West Virginia could lose roughly $230 million in federal Medicaid funding if it doesn’t stop sending payments to health care providers facing “credible” accusations of fraud, according to a new report provided to lawmakers Tuesday.
The state Bureau for Medical Services sent that much money between March 2011 and June 2013 to providers accused of several different types of fraud, in violation of the Affordable Care Act, said Brandon Burton, an analyst with the office of the West Virginia Legislative Auditor.
“It is hopeful that the state will not be penalized financially (for actions the legislative auditor) determines is out of compliance with federal regulations,” Burton told a joint legislative committee Tuesday.
The data is an update to a previous report released by the legislative auditor in October 2013. The report said the state is ignoring a provision of the Affordable Care Act, also known as Obamacare, that requires suspending payments to Medicaid providers after the state determines an allegation of fraud is credible.
If the state continues to pay those providers after they’ve referred cases to the Medicaid Fraud Unit, it could stand to lose a significant amount of federal funding, according to the legislative auditor’s report.
The bureau, operating under the state Department of Health and Human Resources, disputed the auditor’s initial claims. The bureau doesn’t interpret the applicable portion of the Affordable Care Act the same way, said Alva Page, attorney for the bureau.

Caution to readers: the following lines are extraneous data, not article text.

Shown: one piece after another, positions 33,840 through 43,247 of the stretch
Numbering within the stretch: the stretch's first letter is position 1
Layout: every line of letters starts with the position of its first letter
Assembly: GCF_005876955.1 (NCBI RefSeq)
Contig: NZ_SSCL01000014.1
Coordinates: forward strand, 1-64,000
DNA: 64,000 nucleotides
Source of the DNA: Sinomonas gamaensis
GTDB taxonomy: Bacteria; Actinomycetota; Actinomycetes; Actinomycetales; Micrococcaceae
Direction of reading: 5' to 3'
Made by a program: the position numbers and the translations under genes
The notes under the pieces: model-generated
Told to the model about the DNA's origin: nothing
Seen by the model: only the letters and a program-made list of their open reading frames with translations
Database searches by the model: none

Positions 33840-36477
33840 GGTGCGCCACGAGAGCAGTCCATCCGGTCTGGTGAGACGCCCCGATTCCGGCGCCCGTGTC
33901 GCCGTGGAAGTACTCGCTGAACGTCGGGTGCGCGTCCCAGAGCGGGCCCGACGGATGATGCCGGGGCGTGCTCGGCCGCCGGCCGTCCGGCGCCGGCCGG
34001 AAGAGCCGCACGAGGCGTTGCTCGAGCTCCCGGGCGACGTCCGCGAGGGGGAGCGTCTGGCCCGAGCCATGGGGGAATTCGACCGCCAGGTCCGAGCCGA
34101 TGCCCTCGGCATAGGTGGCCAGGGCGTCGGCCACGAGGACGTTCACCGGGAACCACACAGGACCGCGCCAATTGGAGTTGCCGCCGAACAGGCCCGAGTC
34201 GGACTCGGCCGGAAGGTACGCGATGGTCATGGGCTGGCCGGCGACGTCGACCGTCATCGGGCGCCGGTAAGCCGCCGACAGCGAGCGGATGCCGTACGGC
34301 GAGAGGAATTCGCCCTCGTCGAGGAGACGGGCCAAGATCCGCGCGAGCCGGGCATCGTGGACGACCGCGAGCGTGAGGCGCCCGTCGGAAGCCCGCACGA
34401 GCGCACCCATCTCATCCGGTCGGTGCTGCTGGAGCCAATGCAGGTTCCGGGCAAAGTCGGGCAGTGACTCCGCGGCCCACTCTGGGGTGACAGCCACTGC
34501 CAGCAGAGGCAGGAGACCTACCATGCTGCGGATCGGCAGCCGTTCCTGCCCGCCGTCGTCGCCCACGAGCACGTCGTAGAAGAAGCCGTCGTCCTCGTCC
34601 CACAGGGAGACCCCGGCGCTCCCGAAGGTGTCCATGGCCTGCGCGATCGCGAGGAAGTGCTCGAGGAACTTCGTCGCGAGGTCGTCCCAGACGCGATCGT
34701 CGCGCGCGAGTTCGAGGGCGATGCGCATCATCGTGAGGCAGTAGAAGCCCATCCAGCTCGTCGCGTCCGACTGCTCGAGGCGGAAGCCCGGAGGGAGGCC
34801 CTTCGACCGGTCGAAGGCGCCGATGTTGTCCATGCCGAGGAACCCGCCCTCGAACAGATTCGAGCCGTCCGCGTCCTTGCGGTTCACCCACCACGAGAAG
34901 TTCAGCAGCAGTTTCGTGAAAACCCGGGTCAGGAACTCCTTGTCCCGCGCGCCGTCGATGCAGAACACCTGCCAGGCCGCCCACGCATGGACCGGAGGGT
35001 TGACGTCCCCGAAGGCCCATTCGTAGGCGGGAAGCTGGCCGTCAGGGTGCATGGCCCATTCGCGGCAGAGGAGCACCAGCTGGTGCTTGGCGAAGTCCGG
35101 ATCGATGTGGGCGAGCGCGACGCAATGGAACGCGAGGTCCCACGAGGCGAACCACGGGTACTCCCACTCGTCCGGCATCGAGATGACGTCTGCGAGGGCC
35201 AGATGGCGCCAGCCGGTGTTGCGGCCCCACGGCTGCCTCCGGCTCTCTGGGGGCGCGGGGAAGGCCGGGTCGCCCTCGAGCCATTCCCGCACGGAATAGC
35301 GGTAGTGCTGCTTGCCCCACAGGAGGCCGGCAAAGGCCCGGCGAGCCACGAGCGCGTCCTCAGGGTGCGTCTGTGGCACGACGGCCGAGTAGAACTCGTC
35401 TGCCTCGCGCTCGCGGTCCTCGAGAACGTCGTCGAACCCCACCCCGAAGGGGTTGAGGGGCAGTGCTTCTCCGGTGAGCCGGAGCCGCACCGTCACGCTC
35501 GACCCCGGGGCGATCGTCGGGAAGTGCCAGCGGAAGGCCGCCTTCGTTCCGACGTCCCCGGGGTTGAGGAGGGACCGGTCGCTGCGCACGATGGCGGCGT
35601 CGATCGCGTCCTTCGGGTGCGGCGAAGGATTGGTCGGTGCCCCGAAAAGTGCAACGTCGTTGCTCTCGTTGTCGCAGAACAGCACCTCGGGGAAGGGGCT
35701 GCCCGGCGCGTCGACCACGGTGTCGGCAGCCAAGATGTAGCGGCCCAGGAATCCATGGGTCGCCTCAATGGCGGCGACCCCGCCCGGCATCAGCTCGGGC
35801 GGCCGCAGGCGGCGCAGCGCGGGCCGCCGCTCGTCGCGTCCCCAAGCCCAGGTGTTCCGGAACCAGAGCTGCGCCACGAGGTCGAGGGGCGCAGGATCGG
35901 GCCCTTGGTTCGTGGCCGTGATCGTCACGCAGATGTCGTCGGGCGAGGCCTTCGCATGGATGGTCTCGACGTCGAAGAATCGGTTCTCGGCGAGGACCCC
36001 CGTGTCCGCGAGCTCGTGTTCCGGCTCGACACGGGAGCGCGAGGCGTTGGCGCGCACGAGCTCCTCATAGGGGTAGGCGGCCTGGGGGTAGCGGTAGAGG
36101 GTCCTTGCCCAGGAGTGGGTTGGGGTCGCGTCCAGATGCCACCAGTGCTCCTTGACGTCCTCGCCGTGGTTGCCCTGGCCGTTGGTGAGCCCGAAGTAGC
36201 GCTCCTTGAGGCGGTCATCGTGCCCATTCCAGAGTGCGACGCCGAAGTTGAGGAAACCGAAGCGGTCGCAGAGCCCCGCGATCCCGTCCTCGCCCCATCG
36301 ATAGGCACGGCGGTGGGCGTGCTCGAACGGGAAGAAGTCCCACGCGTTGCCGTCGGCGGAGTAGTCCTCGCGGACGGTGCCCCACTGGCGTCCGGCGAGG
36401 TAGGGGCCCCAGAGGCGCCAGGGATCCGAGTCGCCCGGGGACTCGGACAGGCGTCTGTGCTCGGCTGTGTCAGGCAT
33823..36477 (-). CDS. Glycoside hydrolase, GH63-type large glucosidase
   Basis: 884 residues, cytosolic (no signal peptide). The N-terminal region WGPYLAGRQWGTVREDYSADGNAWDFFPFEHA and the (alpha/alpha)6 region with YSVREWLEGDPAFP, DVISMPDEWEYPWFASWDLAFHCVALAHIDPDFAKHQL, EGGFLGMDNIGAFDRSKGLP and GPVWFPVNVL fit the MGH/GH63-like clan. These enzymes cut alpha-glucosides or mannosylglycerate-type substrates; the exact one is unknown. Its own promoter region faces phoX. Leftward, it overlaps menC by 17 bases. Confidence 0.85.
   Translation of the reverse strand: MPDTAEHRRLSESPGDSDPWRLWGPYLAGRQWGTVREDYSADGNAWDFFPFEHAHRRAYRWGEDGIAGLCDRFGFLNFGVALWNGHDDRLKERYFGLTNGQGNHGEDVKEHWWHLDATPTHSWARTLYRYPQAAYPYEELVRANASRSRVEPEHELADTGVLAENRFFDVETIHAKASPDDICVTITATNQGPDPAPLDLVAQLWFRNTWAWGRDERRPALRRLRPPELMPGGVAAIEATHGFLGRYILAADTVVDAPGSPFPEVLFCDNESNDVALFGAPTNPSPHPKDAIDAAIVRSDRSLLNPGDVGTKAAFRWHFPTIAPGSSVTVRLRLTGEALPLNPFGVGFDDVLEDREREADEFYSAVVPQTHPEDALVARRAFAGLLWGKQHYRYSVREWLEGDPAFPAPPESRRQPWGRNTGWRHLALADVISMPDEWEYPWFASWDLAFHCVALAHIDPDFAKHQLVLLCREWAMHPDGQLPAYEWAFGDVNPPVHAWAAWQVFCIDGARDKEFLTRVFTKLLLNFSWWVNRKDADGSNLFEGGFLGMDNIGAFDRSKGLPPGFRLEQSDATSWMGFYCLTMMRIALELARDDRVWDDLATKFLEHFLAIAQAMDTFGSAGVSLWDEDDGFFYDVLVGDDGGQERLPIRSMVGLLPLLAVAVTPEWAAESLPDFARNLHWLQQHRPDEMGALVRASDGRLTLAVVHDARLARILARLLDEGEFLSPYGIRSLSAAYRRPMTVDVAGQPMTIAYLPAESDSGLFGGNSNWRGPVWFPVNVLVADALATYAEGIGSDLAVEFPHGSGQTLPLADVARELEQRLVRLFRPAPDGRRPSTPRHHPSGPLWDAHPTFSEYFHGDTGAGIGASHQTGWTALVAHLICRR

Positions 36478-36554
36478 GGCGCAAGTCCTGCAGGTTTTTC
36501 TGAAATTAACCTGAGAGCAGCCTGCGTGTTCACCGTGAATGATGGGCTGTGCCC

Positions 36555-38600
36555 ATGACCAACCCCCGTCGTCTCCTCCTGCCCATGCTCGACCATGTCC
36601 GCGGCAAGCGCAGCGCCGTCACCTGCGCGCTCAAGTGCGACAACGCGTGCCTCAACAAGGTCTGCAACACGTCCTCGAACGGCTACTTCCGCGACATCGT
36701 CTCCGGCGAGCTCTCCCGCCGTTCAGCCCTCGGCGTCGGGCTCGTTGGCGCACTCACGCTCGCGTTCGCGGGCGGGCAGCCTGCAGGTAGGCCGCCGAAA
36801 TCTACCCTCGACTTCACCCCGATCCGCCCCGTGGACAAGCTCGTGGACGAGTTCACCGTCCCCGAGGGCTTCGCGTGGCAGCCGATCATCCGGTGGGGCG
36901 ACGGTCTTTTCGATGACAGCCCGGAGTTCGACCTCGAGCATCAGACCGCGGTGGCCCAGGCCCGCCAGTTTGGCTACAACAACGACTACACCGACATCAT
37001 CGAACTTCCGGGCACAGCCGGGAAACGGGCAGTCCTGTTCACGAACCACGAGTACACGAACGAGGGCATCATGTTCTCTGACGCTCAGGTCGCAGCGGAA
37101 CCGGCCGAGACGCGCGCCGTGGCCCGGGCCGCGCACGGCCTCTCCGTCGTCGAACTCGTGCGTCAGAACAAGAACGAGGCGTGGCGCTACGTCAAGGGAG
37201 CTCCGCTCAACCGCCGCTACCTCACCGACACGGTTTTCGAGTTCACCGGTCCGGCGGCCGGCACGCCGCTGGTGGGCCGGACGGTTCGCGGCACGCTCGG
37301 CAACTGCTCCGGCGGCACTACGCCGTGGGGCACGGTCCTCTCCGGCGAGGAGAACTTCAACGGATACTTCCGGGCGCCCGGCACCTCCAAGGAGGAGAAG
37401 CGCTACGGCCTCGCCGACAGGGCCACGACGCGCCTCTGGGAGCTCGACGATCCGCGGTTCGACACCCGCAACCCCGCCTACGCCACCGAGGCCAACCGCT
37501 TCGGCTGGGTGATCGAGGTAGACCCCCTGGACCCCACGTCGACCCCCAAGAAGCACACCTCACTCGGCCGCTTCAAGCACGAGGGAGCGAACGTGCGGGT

“There are times when Medicaid doesn’t have enough information to suspend a payment to the provider,” Page told lawmakers.
“It just seems fundamentally unfair to that provider.”
The legislative auditor’s office recently received information from the bureau about the amount of money it’s paid to the 65 providers with fraud referrals included in the 2013 report.
The report includes two types of referrals to the Medicaid Fraud Control Unit: a provider referral and a caseworker referral. The provider referrals include individual practitioners or hospitals, while caseworker referrals cover actual employees at those institutions.
During the audited time frame, providers themselves and providers with caseworkers facing credible fraud accusations received $17.9 million and $211 million, respectively.
“Therefore ... if federally audited because of a lack of adherence to the federal mandate, the state’s Medicaid agency could be at risk of losing its (federal funding) from $17.9 million to $211 million,” states a report from the legislative auditor’s office.
Since the release of the report, the legislative auditor said the bureau argued it had received a “verbal statement” from the federal government that said they were not issuing payments inappropriately.
After the legislative auditor requested proof of any federal approval, the bureau said it had received a written document recently but “it cannot discuss the contents of the correspondence with anyone,” according to the auditor’s office.
Page repeated the statements to lawmakers. He said the document the bureau received had a disclaimer at the bottom that said the information could not be made public because it’s a draft.
Questioned by lawmakers, Page didn’t immediately know what law the bureau would break by releasing the information. He said he would speak with the federal Medicaid official to get guidance on releasing the information.
Contact writer Dave Boucher at 304-348-4843 or firstname.lastname@example.org. Follow him at www.Twitter.com/Dave_Boucher1.